That could actually explain why some people have trouble with words. Perhaps their conversion process is corrupted? If when taught how to convert their mentalese into english or whatever, because their brain worked differently than the one which the conversion process was made for (markedly different) then it causes the process to go haywire every so often.
    Isn't it time for a colourful metaphor?

  5. #35
    Senior Member HilbertSpace's Avatar
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    Holland (of genetic algorithm fame, and one of the early pioneers in what would come to be known as artificial life) said that one of the defining characteristics of an agent (which could be anything ranging from a bit of software to a bacterium to a person) was an internal model.

    The internal model can be thought of as a collection of states and transitions. We can use the word "language" to mean two things - the 'translation layer' that captures the transition between the environment and the internal model (including the dynamics of the model), and the code used to transmit model state in communication. In any case, I think we have to make note of the process of encoding - it is the 'code' that is the language.

    There is nothing in the word 'happy' that really means 'happy' - it's just the code. Likewise, there's no 'happy' in the Mandarin word 'xin.' Analogously, there's no 'happy' in a dog wagging its tail. Dogs evolved (first naturally, and later by breeding) the ability to communicate their internal state with other dogs and with people. It's speculated that one possible fitness-based reason that dogs which have any white whatsoever tend to have white on the tips of their tails is to make tail-signals easier to see, and it's believed that tail-wagging can communicate about a dozen different things depending on speed and the position the tail is held.

    When it comes to human models, you have a difference in the numerosity and richness of abstractions, but all life communicates via abstracted codes both internally and externally. So the situation is the same whether you're talking about bacteria flinging around molecules, dogs wagging their tails, or Bob saying "You know, I think the Yankees have a pretty good chance of taking it all the way this year."
    JBS Haldane's Four Stages of Scientific Theories:

    1. This is worthless nonsense.
    2. This is an interesting, but perverse, point of view.
    3. This is true, but quite unimportant.
    4. I always said so.

  6. #36
    Reigning Bologna Princess Rajah's Avatar
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    I've skimmed, so if I'm failing to touch on something, or touching on something erroneously... eh, sorry.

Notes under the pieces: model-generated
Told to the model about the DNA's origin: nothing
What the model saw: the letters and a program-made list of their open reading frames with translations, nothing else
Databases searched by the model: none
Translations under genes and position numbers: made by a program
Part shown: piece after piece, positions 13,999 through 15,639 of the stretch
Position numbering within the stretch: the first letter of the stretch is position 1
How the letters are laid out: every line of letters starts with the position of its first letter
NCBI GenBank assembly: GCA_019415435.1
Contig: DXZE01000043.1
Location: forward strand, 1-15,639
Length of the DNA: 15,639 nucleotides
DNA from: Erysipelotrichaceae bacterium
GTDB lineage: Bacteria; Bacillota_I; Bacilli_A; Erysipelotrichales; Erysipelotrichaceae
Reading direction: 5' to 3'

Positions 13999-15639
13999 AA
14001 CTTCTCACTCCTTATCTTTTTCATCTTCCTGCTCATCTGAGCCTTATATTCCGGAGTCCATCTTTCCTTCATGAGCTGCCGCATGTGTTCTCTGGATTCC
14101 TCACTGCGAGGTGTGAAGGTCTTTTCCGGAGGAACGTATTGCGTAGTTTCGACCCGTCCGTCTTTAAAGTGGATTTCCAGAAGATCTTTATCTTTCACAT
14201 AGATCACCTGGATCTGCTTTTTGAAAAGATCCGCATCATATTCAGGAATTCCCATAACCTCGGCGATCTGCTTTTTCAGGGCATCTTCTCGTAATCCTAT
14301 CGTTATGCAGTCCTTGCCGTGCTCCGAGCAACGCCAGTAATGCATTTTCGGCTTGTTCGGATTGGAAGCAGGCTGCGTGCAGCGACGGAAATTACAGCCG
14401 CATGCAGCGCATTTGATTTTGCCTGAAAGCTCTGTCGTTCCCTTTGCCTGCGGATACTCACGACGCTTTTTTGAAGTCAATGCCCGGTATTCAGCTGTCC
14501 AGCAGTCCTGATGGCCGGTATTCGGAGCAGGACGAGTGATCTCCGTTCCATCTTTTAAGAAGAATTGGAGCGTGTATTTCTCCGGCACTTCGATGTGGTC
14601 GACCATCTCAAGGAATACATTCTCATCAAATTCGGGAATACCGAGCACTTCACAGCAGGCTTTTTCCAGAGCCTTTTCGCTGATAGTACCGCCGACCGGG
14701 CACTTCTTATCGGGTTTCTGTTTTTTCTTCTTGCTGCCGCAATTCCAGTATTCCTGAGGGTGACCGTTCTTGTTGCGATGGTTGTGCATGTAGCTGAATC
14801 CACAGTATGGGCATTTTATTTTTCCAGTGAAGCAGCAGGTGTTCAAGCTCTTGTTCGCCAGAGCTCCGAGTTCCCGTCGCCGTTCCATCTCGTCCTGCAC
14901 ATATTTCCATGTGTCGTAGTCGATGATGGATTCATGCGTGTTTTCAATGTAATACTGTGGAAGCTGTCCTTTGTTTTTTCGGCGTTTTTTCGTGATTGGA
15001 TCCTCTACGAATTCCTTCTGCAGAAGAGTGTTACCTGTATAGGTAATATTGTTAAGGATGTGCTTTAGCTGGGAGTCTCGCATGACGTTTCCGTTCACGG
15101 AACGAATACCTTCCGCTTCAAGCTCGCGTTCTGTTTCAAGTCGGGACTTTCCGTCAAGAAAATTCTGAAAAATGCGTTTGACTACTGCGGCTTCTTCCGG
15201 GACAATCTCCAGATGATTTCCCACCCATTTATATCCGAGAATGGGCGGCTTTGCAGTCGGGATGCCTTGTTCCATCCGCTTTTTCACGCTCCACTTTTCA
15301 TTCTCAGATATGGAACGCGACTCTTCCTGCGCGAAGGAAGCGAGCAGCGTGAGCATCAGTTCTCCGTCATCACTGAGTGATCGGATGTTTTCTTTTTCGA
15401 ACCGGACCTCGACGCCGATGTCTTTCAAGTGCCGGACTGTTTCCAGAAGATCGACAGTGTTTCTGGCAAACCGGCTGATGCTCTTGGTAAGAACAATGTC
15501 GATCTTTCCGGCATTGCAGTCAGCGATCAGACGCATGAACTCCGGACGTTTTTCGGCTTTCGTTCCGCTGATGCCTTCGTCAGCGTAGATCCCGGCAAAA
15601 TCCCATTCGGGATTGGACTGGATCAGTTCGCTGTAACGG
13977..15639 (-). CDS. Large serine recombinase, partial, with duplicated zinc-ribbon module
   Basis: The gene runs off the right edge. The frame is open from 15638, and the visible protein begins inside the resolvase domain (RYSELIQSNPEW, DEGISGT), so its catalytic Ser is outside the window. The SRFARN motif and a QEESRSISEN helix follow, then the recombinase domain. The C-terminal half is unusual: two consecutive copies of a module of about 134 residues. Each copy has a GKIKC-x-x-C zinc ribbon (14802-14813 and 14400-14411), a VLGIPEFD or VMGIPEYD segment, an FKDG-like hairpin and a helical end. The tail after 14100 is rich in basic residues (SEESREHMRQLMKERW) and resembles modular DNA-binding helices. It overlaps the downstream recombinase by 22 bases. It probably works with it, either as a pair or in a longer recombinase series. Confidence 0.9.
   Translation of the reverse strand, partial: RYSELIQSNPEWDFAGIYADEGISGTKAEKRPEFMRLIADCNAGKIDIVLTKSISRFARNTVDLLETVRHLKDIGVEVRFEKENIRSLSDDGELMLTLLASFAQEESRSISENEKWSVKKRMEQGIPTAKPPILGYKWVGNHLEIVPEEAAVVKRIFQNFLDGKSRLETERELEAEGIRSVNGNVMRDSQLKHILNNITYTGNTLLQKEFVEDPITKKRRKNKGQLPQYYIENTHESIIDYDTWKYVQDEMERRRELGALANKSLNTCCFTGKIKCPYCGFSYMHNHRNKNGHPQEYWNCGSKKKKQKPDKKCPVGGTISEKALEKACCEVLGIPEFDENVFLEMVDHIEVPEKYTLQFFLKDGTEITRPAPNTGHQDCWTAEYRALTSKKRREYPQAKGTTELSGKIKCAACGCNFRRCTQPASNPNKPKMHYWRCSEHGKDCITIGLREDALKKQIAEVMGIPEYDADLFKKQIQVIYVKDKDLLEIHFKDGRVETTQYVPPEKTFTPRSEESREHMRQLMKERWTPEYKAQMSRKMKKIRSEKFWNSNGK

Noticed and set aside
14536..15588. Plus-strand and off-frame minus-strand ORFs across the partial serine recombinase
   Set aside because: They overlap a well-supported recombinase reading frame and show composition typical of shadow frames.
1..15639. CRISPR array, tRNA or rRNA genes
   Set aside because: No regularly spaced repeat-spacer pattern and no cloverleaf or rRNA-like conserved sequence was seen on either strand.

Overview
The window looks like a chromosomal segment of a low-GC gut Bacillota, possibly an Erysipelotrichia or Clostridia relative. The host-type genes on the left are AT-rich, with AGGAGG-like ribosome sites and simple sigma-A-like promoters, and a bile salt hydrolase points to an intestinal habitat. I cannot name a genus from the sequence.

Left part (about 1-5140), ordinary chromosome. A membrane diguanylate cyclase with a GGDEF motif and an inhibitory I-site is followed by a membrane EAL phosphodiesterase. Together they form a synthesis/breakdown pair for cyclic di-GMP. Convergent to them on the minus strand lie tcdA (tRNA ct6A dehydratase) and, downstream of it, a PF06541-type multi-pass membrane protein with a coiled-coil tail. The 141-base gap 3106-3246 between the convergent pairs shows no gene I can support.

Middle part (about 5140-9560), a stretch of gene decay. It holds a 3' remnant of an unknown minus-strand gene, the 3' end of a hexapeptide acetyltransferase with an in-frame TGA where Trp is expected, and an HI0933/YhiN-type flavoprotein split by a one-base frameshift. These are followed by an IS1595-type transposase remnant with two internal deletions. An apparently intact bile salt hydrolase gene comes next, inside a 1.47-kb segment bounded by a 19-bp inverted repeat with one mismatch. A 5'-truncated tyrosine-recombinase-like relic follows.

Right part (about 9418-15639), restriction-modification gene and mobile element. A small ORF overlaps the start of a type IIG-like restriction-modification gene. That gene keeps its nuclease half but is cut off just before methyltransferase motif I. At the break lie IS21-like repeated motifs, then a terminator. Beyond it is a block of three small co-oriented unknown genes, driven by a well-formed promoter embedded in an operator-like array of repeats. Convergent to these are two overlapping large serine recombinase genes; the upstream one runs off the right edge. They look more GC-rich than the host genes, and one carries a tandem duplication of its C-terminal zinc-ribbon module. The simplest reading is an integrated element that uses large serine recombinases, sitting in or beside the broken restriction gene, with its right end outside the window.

First, there needs to be a clearer distinction between spoken and written language. Orthography is just a system to commit language to posterity, so we need to discuss oral communication.

    Which brings us to language acquisition. There are two big schools of thought regarding language acquisition (really scaled-down here).

    One is universal grammar (Chomsky, et al.) which basically says babies have an innate language-learning template. All humans have the same template. Based on what they're exposed to, kids figure out their native language's structure.

    The other approach is that language acquisition is more dependent on the acquirer interacting with his community.

    Here's a cool, basic article.

    Arguments for and against both positions are really, really complicated and technical, and frankly boring to 99% of the world (See Rajah's mediocre Syntax grade).


    We don't get to see many cases of adults or older kids who've had no language exposure, but the cases we have seen suggest maybe language might be a requirement (though there are obvious extenuating in these cases) for higher-level thought. See this. There's also a very famous story of a girl locked in a closet for years, who was basically a blank slate. Damn if I can remember her name... Meh.


    Second, I don't know that we're asking the right questions. Once we learn language it is tied up in everything we do. Language is you. You can't separate language from anything you're thinking about. Either (1) we all have an innate language template, and the question is moot, or (2) all but a very few exceptions are exposed to language at a really young age and formalize it before we are capable of full-blown rational thought, in which case the question is pretty much moot.


    Third, "Ceci n'est pas une pipe." I get that this argument is coming. I maintain language is too inextricably tied up in what we do to divorce it from our thoughts.